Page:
retrench in investment banking, cut 30,000 jobs: FT
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[February 21, 2014]
(Reuters) — Royal Bank of Scotland <RBS.L> is expected to announce
its withdrawal from many investment banking activities as well as
much of its international business in a move that is expected to
reduce staff numbers by at least 30,000 over the next three to five
years, the Financial Times reported on Thursday.
The newspaper said that the restructuring will be a part of a range
of cost-cutting measures and disposals adopted by Ross McEwan, the
bank's new chief executive who is looking to revive the fortunes of
the partly nationalized lender which was the subject of a 45 billion
pound ($75 billion) government rescue in 2008. (http://link.reuters.com/hyq96v)
RBS, which is 82 percent owned by the British government, declined
to comment on the story.
People familiar with the plans told the financial daily that the
bank is expected to refocus on three groups that include retail
customers, small businesses and larger companies.
"My aspiration is not to run the world's biggest bank. My aspiration
is to run the best bank in the UK — nothing to do with size. A lot
of our costs are old costs related to a big global group that we are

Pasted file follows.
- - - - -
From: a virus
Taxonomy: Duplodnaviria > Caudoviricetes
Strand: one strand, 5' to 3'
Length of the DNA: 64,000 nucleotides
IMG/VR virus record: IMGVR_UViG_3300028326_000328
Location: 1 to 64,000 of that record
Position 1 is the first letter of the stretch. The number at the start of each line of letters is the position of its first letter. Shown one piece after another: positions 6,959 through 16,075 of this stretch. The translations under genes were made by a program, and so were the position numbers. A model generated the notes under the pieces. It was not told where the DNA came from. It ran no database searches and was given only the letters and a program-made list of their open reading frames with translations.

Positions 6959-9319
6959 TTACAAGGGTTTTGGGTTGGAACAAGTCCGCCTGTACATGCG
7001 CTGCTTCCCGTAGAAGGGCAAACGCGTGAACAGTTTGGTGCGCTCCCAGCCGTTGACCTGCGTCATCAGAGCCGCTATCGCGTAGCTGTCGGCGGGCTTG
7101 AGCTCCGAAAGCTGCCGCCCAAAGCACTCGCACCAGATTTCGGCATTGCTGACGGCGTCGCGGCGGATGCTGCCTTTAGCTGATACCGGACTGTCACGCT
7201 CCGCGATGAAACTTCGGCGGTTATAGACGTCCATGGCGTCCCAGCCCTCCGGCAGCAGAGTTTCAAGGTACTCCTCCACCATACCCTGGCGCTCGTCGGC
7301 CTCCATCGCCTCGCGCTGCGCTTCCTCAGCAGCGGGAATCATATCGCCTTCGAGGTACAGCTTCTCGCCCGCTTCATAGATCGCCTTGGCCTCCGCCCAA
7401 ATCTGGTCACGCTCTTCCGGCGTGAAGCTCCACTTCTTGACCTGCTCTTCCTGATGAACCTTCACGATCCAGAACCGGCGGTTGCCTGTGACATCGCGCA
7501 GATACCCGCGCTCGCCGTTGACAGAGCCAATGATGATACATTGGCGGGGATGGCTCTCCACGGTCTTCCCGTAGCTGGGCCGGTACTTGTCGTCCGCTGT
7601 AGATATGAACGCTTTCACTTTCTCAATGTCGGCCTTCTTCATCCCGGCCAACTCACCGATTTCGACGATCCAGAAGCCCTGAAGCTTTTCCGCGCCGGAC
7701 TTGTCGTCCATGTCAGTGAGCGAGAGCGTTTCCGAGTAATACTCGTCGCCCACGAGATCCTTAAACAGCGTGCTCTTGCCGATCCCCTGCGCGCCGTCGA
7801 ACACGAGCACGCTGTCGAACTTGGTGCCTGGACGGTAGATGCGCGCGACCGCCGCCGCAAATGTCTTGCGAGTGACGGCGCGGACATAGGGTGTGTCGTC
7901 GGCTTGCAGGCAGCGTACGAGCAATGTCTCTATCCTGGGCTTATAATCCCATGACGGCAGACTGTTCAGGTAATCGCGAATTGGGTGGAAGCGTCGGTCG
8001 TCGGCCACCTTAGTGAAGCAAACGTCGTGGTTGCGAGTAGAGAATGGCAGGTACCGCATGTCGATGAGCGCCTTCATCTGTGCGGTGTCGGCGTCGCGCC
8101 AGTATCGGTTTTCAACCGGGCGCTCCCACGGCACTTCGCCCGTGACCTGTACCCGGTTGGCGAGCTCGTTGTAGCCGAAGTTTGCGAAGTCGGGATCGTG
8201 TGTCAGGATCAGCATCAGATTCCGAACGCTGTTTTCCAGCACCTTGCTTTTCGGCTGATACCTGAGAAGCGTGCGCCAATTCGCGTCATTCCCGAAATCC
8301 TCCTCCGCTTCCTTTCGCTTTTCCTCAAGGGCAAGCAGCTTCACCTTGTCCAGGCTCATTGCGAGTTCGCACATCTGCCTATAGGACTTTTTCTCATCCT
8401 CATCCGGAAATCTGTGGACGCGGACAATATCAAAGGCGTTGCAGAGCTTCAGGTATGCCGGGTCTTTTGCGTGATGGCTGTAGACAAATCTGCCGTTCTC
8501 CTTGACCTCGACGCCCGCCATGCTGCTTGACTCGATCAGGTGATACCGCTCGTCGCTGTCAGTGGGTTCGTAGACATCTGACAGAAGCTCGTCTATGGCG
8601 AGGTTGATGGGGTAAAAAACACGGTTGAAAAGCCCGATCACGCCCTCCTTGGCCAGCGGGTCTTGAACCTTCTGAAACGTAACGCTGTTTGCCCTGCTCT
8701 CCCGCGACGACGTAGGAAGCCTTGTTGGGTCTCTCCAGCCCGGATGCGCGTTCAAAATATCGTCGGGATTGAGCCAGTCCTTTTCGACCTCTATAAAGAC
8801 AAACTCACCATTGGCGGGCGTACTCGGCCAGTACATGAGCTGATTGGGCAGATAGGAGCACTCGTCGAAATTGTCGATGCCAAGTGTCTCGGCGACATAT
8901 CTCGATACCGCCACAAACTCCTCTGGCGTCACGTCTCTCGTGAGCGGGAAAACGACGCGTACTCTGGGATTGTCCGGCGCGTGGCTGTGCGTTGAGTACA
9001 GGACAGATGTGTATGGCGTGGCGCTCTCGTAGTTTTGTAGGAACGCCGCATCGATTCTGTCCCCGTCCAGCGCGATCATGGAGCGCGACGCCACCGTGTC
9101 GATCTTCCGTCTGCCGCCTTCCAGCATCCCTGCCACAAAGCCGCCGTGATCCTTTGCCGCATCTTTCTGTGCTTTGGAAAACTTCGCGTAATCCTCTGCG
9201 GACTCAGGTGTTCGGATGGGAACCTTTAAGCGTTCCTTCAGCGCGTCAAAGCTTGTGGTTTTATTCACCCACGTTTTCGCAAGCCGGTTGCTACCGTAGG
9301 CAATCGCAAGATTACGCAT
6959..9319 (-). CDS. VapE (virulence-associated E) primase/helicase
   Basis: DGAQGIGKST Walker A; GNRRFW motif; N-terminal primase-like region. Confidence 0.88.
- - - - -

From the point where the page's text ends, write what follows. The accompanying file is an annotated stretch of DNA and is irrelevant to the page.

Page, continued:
not any more," McEwan said in a video posted on the RBS website
earlier this week.
The FT said that the chief executive of corporate banking Chris
Sullivan could move to a different role or step down.
The bank is also expected to appoint a new head of the small and
medium enterprise division, the FT reported.
RBS on Wednesday said it had disposed off its structured retail
investor products and equity derivatives businesses to France's BNP
Paribas <BNPP.PA> to downsize its investment banking operations.
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In January, the bank was hit by past misdeeds charges of 3 billion
pounds, which is expected to leave it with a 7 billion to 8 billion
pound loss for 2013, marking RBS's sixth successive loss-making year
RBS has been looking at strengthening its capital position, which
has been under strain, through the sale of its U.S.-based Citizens
banking business, which accounts for about 14 percent of the group,
and an accelerated run-down of loans under a "bad bank".
(Reporting by Aashika Jain in Bangalore;
editing by Eric Walsh)
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